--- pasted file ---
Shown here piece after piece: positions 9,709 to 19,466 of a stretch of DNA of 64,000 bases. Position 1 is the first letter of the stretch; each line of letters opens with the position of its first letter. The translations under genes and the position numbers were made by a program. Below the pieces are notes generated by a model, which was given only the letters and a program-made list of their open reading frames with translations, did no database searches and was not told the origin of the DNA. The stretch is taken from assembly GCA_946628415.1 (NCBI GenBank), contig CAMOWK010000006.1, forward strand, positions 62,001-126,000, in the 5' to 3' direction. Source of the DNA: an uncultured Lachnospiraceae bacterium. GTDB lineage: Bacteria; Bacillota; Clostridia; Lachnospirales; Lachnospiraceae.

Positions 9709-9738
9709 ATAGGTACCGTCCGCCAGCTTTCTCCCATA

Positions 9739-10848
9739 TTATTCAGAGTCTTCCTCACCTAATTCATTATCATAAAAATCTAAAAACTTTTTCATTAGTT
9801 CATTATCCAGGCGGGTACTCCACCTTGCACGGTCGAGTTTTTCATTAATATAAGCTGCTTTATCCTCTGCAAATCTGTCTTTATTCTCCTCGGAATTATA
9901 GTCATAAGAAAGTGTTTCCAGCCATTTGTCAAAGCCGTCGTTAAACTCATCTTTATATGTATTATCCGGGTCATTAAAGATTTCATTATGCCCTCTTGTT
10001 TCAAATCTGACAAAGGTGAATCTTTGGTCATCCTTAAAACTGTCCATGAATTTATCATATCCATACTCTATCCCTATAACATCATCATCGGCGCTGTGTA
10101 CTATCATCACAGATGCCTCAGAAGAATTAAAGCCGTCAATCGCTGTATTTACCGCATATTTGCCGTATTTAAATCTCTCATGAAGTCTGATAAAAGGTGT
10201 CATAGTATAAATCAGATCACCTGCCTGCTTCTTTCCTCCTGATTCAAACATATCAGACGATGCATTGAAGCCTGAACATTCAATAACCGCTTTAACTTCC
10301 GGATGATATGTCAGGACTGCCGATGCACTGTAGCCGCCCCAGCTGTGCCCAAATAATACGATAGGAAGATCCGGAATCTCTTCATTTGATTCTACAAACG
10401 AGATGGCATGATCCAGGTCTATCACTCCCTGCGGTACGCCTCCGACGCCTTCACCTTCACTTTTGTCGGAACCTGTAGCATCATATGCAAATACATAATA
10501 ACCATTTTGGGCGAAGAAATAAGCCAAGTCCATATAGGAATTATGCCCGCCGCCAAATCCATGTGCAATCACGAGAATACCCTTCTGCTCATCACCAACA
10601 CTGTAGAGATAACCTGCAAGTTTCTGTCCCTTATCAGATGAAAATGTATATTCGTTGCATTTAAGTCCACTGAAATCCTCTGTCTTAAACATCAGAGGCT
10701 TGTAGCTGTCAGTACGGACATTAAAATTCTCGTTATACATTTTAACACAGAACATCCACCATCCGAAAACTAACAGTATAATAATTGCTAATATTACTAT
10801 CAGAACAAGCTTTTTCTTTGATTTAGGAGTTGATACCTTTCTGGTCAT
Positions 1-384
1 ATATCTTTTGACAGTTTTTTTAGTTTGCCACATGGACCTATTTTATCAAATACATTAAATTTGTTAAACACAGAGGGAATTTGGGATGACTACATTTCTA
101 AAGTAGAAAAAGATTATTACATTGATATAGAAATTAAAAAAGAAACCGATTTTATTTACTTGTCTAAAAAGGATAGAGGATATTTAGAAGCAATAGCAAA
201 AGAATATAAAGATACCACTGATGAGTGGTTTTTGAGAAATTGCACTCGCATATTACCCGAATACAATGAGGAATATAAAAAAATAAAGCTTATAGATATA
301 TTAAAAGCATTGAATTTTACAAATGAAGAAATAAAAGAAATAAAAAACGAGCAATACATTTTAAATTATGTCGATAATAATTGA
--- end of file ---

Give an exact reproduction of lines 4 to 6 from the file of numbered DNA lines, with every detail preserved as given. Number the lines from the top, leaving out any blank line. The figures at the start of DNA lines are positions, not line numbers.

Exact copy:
Positions 9739-10848
9739 TTATTCAGAGTCTTCCTCACCTAATTCATTATCATAAAAATCTAAAAACTTTTTCATTAGTT
9801 CATTATCCAGGCGGGTACTCCACCTTGCACGGTCGAGTTTTTCATTAATATAAGCTGCTTTATCCTCTGCAAATCTGTCTTTATTCTCCTCGGAATTATA